So, since I also didn't quite manage to get my Saturday Grab Bag up this weekend, despite having started one ahead of time, I'll just go ahead and belatedly post it now. Enjoy these nuggets of workweek kickoff distraction!
Another observation I wanted to make about Once Upon a Time in the West, along the lines of its slippery relationship with reality: it is set very much in a world that has certain intrinsic rules, and those kind of worlds only ever exist in works of fiction. Even Frank, every inch the archetypal villain, plays by the rules (which, in a weird meta-oriented way, makes Henry Fonda an even more perfect choice for the role). Frank has his chances to take what he wants by force, but he only kills when (a) he’s attacked first or (b) he can plausibly cast suspicion on someone else. There’s no good in-story reason for why Frank would behave this way, other than that being How Westerns Work. It’s a classic example of “this whole story could have been a lot shorter if …” and the movie it reminded me of the most was Casablanca, another story where some early overt violence and/or abuses of power by the antagonists could have shortened the protagonist’s stories considerably. But Casablanca is one of my favorite movies of all time, so I’m not going to hold similarities to it against any other flick.
After I wrote my longish post last week about Wolves of the Calla, I logged into my GoodReads account to link my review of the book there to my post here. I had added the entire Dark Tower series, along with tons of other books, to my shelf of books I’d read when I first joined that site, complete with star ratings. I was somewhat surprised, going back to my own micro-review for the first time in years that back then, pre-re-read, I had only given Wolves two stars out of five. I bumped that up to three when I added the blog link. I also cross-filed the book under metafiction, because of course I did.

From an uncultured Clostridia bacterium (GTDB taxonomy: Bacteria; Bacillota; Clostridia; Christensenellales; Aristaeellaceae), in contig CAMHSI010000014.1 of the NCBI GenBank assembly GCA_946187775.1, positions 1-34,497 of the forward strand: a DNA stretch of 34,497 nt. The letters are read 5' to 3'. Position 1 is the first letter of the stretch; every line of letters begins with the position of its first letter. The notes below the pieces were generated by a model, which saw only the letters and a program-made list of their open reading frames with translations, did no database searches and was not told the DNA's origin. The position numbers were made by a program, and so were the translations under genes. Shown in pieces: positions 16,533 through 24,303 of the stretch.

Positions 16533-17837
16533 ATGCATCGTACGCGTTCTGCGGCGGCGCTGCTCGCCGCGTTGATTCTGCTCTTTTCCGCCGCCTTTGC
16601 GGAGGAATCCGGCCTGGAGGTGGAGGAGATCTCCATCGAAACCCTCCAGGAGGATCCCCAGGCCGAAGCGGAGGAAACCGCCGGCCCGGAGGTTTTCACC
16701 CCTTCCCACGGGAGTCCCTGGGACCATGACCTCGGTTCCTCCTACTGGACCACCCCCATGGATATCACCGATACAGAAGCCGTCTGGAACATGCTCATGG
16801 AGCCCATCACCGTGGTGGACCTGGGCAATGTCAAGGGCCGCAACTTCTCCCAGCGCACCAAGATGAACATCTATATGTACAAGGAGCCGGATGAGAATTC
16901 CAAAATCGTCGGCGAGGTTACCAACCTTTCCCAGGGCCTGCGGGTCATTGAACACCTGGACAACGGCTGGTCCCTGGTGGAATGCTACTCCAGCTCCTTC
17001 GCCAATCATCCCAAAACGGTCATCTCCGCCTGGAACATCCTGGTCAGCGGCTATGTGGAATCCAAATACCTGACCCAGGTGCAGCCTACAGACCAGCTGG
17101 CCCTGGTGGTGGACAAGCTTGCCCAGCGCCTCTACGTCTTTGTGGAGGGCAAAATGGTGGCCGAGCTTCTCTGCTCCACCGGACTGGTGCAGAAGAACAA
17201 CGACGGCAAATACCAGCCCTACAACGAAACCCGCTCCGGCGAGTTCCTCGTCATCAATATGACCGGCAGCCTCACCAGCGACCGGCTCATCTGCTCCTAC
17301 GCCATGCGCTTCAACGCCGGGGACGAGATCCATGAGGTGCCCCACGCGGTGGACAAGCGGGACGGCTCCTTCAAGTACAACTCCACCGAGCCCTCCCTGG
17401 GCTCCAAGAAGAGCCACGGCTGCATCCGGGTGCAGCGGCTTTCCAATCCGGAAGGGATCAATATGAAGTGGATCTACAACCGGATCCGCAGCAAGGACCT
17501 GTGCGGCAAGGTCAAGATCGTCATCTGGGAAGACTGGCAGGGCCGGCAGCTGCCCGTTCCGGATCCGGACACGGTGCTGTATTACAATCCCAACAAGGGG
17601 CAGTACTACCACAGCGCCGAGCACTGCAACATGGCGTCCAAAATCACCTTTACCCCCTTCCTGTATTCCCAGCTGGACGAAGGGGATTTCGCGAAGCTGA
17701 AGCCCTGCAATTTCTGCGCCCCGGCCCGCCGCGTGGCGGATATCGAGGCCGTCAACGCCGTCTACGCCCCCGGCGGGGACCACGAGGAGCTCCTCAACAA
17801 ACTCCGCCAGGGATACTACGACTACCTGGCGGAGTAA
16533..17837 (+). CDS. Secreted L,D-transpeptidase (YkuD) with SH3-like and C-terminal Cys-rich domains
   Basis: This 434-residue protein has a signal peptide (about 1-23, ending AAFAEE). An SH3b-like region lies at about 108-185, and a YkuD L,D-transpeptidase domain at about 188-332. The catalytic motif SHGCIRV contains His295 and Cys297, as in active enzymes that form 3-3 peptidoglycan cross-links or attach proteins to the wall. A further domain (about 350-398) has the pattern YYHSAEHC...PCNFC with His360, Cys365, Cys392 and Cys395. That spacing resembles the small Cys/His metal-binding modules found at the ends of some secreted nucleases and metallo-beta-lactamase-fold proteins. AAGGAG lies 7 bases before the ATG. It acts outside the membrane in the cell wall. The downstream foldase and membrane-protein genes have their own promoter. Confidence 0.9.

Over the weekend, the little guy spent some time playing in his room and set up a little scene with various toys on the floor. The backdrop was his Fisher-Price farmhouse, with the fence segments from multiple farm sets all connected to form a large perimeter, with various animals lined up to look out over the split rails. These animal toys included several Fisher-Price horses and cows, a Lego elephant and Lego polar bear, and a massive Imaginext triceratops. I came into the little guy's room, looked at the scene, and said "Nice farm." My son rolled his eyes and corrected me: "It's a zoo." Which, you know, fair point.
Also, speaking of dinosaurs, I mentioned last week how the little girl runs around like crazy now, but I failed to work in a reference to the fact that the faster she goes, the more she tends to draw her hands and arms up very tight against her body. This has led to my wife describing the little girl's top speed as "T-rexing" because of the combo of her heavy-footed toddler gait and the foreshortening of her upper appendages. Which, again, fair point.
Just in case I wasn't clear on Friday, I'm not an Olympics hater, myself. I think they're great, I certainly watched a fair amount of Olympics coverage over the weekend, and all of my irritation was reserved for and directed at people who hold sports in general in low regard and expect a pat on the head for overcoming their aversion two or three times a decade to make room in their hearts for the Olympiad.
That said, I do find it off-putting that there's no baseball and no softball in the Olympics this year. That is kind of weird, right?